Human Coins

Luke 20:24.---' Whose image and subscription hath it.'

The words of no Oriental Rabbi should be considered only in their surface interpretation; still less would it be possible thus to consider the words of One who spake as none other spake; One who was not a 'Teacher come from God,' but God come as a Teacher.

It is not possible that those who heard our Lord's question 'Whose image and superscription hath it?' could have limited their understanding of its meaning to the surface plane. Their possession of the Oriental habit of mind would have led their thoughts beyond the letter. They knew that the special characteristic of this Teacher was, that 'without a parable spake he not unto them.' They knew that it was not the first time that He had used the allegory of the coin to indicate the human race. They were, moreover, thoroughly at home in the Hebrew Scriptures; and when the Lord asked, 'Whose is this image?' their minds would, almost automatically, have turned to the profound declaration in the Book of Genesis, 'So God created man in his own image; in the image of God created he him.'

The question then is an example of our Lord's thought-provoking method of teaching. It was a momentary lifting of the curtain that covers the mystery of man's being; it was a reiteration of His dogma, 'the kingdom of heaven is within you'; it was a reaffirmation of the fact that nothing can ever really change the central current of man's purpose, and regenerate man's nature, but the clear recognition of his dignity, his responsibility, his potentiality, as possessed by God, loved by God, linked with God, no, one with God; that if there had been brought to Jesus some utterly degraded specimen of the human race, as they brought Him that silver didrachma, and the question were asked, 'Whose is the image and subscription' on this man? there could have been but one reply---'In the image of God, created he him'; and that which God hath once impressed with His image, though that image may be defaced and overlaid, can never be obliterated.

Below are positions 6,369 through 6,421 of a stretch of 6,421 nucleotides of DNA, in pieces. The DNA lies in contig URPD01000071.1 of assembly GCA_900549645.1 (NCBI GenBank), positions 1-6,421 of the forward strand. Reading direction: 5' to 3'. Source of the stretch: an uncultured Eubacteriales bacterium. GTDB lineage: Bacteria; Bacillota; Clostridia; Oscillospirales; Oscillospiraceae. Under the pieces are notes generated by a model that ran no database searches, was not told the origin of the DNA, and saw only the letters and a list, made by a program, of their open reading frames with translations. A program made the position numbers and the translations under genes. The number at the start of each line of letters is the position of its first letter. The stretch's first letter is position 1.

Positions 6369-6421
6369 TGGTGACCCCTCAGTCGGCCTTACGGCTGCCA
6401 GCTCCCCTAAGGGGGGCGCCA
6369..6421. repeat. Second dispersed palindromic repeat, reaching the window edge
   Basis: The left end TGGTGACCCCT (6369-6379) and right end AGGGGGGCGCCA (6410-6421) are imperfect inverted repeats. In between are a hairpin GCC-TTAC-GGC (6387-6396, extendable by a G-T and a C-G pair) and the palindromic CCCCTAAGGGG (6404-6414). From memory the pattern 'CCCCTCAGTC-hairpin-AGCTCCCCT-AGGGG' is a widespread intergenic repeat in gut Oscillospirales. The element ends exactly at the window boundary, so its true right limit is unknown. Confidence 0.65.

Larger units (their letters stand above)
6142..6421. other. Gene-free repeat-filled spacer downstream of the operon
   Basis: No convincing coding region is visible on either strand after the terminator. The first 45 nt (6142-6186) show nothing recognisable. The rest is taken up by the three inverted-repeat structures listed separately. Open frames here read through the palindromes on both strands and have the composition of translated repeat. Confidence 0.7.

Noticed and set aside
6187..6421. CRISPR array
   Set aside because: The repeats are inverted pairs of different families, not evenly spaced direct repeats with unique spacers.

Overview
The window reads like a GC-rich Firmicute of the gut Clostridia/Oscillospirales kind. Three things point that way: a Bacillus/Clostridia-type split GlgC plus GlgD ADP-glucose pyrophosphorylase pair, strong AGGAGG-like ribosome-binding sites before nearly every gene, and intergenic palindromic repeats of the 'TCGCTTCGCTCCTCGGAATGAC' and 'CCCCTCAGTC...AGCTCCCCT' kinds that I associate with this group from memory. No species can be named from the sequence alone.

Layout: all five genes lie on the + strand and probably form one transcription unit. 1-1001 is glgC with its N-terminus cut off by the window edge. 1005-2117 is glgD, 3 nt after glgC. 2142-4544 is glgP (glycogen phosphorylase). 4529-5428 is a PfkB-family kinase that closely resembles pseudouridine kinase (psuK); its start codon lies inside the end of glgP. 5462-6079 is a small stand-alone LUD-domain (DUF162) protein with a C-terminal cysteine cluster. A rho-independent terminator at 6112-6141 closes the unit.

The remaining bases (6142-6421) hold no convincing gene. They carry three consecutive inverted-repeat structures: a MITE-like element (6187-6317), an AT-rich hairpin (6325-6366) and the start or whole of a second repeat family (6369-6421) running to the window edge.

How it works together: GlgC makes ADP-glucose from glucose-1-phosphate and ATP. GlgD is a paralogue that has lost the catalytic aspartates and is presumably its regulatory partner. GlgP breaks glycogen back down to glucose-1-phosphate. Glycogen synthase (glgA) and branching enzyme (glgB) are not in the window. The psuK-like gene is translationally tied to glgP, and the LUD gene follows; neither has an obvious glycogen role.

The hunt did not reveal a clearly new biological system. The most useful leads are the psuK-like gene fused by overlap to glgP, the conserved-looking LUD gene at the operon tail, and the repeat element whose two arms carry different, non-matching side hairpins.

There is a couple of lessons arising out of our Lord's question.

The THEOLOGICAL LESSON from the human coin stamped with the Divine image is one of the utmost importance as a stimulus to optimism. It is the twin-truth of the Eternal humanity in God, and the Eternal divinity in man; that man, however buried and stifled now in the corruptible body, is, in his inmost self, indestructible, and inseparably linked to the Father of Spirits. For the purpose of Divine self-manifestation, man is as necessary to God as God is to man. 'The heavens declare the glory of God, and the firmament showeth his handiwork'; but only man---mental, moral man---can declare the nature of God and show the character of God. We, then, are personal spirits, who have proceeded from God into matter, and 'the image and superscription' of the Creative Sovereign Power, where we came, remains for ever indelibly impressed upon us. Inasmuch as humanity is the chosen vehicle of self-unfolding of God, it will, through much initial imperfection, and through many changes, struggle upwards and onwards in development, until, at last, it shall be found complete in Him, and His purpose be completely fulfilled.